April 3 (Bloomberg) -- Telefonica Brasil SA, forecast by analysts to pay the Bovespa’s biggest dividend this year, is trading at a 68 percent discount on concern tighter government scrutiny will hurt the nation’s largest mobile-phone carrier.
Telefonica’s estimated dividend yield of 7.5 percent is almost twice the 3.9 percent average for Bovespa companies, and ahead of the global telecommunications industry average of 5.4 percent. The Sao Paulo-based company, which operates under the Vivo brand, has traded more cheaply than the Bovespa index in terms of price-to-earnings ratio since the end of 2011, hitting a low this year.
A crackdown by President Dilma Rousseff’s government on telecommunications providers scared away investors from regulated industries, unfairly weighing on Telefonica, said Andre Baggio, an analyst at JPMorgan Chase & Co. Generous payouts and a good track record with authorities make the company a bargain, he said.
“It’s in a good moment,” Baggio, who has the equivalent of a buy rating on the shares, said in a telephone interview from Sao Paulo. “It has a strong focus on reducing costs, and its mobile business is doing very well.”
Telefonica is expected to issue 3.95 reais per preferred share in 2013, the largest payout of any company on the Bovespa, according to data compiled by Bloomberg. The second-biggest is Cia. de Bebidas das Americas, at 2.93 reais a share.
“It is one of the biggest dividend payers in Brazil and it has a well-defined cash flow,” said Paulo de Sa Pereira, a portfolio manager at pension fund Fundacao Cesp, which owns almost 1.4 million shares of Telefonica Brasil. “I am very comfortable with our position in Vivo.”
The phone company, a unit of Madrid-based Telefonica SA, remains a cheap stock even after outperforming the Bovespa this year. Its shares are up 7.6 percent in 2013, compared with an 8.8 percent drop for the Bovespa. Telefonica fell 0.2 percent to 52.70 reais at the close in Sao Paulo.
Analysts favor Telefonica, with 12 buy recommendations, six holds and two sells. The shares have improved after declining 5.6 percent in 2012 because the parent company cut debt without any effect on the subsidiary, Pereira said. The Spanish carrier has sold assets, including its treasury stock, as demand fell during the European economic crisis.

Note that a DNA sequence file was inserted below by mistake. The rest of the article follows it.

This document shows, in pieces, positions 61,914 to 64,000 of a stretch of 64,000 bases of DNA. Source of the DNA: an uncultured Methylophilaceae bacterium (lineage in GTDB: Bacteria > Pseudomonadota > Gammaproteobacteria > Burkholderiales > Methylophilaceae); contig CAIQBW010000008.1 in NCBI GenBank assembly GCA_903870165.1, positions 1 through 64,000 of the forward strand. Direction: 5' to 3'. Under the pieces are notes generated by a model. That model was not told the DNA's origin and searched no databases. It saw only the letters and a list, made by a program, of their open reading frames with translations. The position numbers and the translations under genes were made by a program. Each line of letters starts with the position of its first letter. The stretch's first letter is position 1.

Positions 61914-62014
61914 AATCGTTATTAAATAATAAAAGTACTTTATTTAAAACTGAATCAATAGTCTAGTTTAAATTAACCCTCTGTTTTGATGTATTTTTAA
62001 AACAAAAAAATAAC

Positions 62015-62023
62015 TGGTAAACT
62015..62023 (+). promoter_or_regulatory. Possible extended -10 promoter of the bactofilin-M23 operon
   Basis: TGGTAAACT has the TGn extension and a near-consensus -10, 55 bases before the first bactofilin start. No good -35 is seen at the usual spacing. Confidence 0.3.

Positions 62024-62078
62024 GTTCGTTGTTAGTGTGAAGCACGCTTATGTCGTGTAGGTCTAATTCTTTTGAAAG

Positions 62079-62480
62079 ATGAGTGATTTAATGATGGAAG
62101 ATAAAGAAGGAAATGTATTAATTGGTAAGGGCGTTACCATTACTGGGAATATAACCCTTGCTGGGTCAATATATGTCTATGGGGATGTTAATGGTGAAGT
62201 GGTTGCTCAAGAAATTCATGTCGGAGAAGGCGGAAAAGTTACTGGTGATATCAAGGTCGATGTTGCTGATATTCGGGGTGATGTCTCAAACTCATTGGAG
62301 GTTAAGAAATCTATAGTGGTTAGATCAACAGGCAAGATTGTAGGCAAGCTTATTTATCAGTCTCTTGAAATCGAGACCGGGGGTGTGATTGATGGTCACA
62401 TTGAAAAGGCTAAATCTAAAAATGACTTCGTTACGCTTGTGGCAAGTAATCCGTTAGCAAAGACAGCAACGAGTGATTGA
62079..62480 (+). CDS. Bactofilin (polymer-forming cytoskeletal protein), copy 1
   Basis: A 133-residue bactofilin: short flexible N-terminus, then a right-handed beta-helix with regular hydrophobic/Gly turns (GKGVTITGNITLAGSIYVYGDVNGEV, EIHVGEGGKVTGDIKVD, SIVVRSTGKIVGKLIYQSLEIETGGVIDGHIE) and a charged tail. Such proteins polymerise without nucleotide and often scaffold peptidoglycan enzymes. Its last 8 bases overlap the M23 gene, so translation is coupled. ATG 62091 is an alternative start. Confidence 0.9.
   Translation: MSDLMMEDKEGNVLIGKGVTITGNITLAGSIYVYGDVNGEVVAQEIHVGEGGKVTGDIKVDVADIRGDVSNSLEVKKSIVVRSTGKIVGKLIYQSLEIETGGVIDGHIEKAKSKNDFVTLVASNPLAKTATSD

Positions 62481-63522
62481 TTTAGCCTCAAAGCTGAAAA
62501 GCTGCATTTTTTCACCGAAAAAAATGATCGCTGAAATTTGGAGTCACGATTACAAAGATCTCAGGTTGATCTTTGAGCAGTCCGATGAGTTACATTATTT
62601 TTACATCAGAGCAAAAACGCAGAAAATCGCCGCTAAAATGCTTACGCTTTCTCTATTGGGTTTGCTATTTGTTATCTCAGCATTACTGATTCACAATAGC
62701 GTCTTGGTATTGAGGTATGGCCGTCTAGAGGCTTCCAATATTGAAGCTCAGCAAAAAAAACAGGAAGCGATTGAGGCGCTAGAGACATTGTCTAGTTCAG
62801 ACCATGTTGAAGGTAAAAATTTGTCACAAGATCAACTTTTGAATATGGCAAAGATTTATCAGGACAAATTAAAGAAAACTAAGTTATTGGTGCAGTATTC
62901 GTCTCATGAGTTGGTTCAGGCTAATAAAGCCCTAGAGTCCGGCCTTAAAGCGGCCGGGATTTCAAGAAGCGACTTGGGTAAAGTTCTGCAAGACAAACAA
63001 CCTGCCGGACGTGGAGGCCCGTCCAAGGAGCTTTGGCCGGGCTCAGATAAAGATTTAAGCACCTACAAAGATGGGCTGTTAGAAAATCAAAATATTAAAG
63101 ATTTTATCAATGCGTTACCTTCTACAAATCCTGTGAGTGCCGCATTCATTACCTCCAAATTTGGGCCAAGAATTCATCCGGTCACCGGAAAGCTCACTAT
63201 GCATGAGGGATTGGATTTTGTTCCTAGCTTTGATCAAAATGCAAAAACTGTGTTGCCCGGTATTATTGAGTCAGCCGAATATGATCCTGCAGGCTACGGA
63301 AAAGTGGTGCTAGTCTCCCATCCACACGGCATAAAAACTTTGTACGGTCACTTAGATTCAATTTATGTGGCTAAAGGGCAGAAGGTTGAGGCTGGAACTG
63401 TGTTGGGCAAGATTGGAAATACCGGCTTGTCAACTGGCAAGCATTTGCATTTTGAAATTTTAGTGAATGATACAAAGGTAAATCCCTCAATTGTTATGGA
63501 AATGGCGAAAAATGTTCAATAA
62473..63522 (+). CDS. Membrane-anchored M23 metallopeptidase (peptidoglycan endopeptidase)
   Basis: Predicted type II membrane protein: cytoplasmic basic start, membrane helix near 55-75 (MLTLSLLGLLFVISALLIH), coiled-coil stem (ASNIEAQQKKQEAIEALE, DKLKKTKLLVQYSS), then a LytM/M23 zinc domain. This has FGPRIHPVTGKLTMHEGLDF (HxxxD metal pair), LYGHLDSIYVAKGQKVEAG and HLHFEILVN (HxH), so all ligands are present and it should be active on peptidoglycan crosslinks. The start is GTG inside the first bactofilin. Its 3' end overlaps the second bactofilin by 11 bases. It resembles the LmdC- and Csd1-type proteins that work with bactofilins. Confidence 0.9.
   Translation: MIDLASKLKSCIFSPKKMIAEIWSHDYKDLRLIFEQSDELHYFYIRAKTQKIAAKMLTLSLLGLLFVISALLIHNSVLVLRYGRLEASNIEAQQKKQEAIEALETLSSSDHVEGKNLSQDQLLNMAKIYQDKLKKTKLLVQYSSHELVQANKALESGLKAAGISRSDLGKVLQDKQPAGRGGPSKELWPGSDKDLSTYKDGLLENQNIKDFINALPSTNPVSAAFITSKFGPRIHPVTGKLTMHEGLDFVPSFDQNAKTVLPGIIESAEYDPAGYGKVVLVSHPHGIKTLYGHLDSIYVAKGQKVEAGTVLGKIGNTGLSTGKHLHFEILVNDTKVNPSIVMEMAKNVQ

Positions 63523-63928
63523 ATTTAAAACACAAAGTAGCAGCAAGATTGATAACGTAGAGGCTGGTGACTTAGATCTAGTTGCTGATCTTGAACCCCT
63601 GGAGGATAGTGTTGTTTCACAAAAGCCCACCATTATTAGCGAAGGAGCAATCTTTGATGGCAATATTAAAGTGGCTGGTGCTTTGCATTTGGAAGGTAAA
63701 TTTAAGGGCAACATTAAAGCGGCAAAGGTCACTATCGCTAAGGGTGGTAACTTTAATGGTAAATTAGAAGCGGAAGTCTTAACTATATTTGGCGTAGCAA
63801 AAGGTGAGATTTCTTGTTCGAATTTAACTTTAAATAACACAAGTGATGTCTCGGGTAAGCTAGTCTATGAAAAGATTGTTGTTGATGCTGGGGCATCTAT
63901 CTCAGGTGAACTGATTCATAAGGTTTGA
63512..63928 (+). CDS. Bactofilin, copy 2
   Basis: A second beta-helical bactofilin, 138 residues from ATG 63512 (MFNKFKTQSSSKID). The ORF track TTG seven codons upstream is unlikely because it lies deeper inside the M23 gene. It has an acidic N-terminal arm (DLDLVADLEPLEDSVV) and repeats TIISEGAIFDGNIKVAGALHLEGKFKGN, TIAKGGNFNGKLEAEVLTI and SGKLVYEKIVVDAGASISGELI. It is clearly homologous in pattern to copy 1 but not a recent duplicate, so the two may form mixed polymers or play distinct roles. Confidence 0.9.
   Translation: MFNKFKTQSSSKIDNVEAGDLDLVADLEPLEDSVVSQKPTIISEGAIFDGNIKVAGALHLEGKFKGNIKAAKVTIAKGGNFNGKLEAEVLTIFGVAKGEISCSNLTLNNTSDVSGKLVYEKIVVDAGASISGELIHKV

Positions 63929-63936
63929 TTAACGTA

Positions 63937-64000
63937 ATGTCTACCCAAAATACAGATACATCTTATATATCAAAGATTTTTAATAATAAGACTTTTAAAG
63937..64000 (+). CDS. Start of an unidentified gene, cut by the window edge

Last year, Telefonica Brasil was the lone major wireless provider out of four to avoid a ban on selling new plans in some states for 11 days. Telecommunications regulator Anatel imposed the moratorium to force companies to submit proposals to improve quality.
In December, the most recent month available, Telefonica had the lowest number of mobile service complaints, with 18,000, according to Anatel. Tim Participacoes SA, the closest competitor, had 23,600.
A reputation for quality has allowed Vivo to charge more than rivals. The mobile-phone business collected an average of 23.9 reais a month from customers in the fourth quarter, compared with 21.5 reais for second-place Oi SA.
“Vivo is the most attractive telecom company,” said Alex Pardellas, a CGD Securities analyst in Rio de Janeiro, in a phone interview. “Vivo is betting on better quality service for a higher price.”
The company has cut costs by disconnecting customers not actively using its services, Chief Executive Officer Paulo Cesar Teixeira said in a call with analysts on Feb. 25.
A Telefonica press official declined to comment on stock performance, dividend payments and government intervention.
Regulation still clouds Telefonica’s outlook. Anatel is forcing wireless companies to reduce interconnection rates -- fees charged to connect calls from rivals -- by about 25 percent in 2014.
“There’s a perception that there’s more regulatory oversight of the sector, and that’s typically not positive for large companies like Telefonica,” said Richard Dineen, a New York-based analyst at HSBC Holdings Plc., who has a neutral rating on the stock.
Last month Rousseff announced a plan to grant more power to consumer bureaus to issue fines and broker deals between companies and customers.
“When we seek greater transparency, this can lead to lower prices in the market,” Anatel President Joao Rezende said at a March 15 event in Brasilia.
Telefonica also has to guard against a decline in its landline business, where customer connections dropped 2.2 percent in last year’s fourth quarter from a year earlier. The company is investing in fiber-optic technology to improve television and Internet services offered over its network.
Telefonica is “recuperating,” Pereira said. “It’s the best company in the sector.”
To contact the reporter on this story: Christiana Sciaudone in Sao Paulo at firstname.lastname@example.org
To contact the editor responsible for this story: Ed Dufner at email@example.com